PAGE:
Triangle Youth Jazz Ensemble Presents Holiday Classics
Get into a seasonal mood when the Triangle Youth Jazz Ensemble takes the stage. With saxophones, trumpets, trombones, bass and other instruments, this 20-member group of talented high-school musicians will present a free concert on Sunday, Dec. 6, at 3 p.m. at the N.C. Museum of History in Raleigh. Hear a variety of holiday classics during this performance in Daniels Auditorium. Parking is free on weekends.
John V. Brown Jr., director of jazz ensembles and jazz studies at Duke University, leads this group of skilled musicians from local high schools. The Triangle Youth Jazz Ensemble is part of the Philharmonic Association, an organization that fosters the love of great music in young musicians.
Program Highlights on Christmas in the 1940s
On Christmas morning in 1946, thousands of scampering feet raced through hallways to discover new toys as shiny as tinsel on the trees. Bicycles, trains and wagons once again appeared under the tree. World War II had ended, metal was available, and the holidays were getting back to normal.
However, from 1941 to 1945, holiday celebrations were a different story. Families did their best to continue their Christmas traditions in the midst of difficult times and personal sacrifices. Like everyone else, North Carolinians adapted during the war years. Curator Sandy Webbere will explain how during History à la Carte: Christmas in the 1940s on Wednesday, Dec. 9, at 12:10 p.m. at the N.C. Museum of History. Bring your lunch to this informal lunchtime program, and step back to this memorable decade. Beverages are provided.
During the war, the holidays brought dreams of peace and wishes for normalcy. Bing Crosby’s “White Christmas” reflected what families wanted most — to see their loved ones at home. To bring soldiers on the European war front a little comfort from home, many Tar Heels sent holiday packages filled with Christmas cards, wool scarves, magazines, cigarettes and other items.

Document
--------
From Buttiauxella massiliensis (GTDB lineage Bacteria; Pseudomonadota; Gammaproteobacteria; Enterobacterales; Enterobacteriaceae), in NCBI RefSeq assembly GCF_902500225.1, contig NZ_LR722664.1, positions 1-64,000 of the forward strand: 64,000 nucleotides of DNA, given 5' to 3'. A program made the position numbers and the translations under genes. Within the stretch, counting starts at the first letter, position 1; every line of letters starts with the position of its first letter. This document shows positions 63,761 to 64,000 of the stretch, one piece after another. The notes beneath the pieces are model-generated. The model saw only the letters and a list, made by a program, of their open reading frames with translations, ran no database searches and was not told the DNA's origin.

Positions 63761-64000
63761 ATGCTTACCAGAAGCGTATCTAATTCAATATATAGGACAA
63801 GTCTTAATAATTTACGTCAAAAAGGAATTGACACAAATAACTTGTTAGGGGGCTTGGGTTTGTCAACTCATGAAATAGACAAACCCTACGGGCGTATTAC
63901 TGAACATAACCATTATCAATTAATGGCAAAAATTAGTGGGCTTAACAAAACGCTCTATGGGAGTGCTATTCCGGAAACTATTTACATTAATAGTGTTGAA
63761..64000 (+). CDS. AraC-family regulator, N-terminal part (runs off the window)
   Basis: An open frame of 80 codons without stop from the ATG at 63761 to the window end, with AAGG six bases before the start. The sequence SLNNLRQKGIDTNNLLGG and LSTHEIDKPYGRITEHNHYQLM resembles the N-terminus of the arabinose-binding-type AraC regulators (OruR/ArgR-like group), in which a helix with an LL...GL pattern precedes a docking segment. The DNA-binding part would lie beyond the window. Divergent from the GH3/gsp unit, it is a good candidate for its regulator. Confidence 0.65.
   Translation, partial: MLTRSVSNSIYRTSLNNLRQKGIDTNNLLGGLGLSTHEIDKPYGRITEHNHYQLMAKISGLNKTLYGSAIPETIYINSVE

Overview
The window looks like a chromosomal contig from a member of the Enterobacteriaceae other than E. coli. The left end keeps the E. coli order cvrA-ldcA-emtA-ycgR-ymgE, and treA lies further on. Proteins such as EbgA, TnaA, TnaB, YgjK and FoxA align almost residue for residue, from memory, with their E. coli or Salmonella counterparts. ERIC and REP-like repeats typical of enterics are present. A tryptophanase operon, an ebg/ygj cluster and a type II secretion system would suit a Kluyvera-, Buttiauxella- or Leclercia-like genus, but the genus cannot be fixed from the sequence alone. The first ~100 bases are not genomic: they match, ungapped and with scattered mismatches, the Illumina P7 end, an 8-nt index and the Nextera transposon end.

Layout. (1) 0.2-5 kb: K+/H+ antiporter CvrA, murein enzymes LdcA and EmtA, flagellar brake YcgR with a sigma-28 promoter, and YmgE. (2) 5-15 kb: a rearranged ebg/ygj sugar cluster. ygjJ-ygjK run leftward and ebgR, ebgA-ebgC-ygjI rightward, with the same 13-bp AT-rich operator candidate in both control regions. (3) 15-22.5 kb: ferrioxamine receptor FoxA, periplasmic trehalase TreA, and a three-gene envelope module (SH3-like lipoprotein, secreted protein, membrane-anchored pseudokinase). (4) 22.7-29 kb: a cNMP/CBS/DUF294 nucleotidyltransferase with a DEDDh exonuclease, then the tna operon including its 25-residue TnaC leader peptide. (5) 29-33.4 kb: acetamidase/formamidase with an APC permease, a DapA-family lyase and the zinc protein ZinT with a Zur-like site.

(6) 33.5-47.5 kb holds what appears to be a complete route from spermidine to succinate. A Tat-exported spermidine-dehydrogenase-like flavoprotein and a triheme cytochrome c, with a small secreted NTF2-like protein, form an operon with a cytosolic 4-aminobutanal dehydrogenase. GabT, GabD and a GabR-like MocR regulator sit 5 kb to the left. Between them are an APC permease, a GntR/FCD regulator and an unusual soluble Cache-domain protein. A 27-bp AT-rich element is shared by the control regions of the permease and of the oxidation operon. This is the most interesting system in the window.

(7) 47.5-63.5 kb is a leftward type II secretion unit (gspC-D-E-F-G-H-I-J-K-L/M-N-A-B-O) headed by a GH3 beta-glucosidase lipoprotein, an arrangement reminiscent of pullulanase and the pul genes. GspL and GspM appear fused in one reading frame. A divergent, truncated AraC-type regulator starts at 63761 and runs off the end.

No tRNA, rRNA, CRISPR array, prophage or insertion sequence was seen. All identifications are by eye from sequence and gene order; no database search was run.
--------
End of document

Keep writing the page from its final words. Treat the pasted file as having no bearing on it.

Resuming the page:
On the home front, shortages and rationing called for creativity during the holidays. Gone were the metal bicycles and doll carriages, which were substituted with wooden or paper toys. Rations on butter, sugar and other foods meant traditional recipes were adapted or put aside. Billowing holiday fashions were streamlined to save fabric.
Drop by the museum to hear more about the holidays and the resilience of North Carolinians during the 1940s.
For more information, call 919-807-7900 or access ncmuseumofhistory.org or Facebook.
The N.C. Museum of History’s hours are Monday through Saturday, 9 a.m. to 5 p.m., and Sunday, noon to 5 p.m. Admission is free. The museum is part of the Division of State History Museums, Office of Archives and History, an agency of the N.C. Department of Cultural Resources. The department’s Web site is www.ncculture.com.
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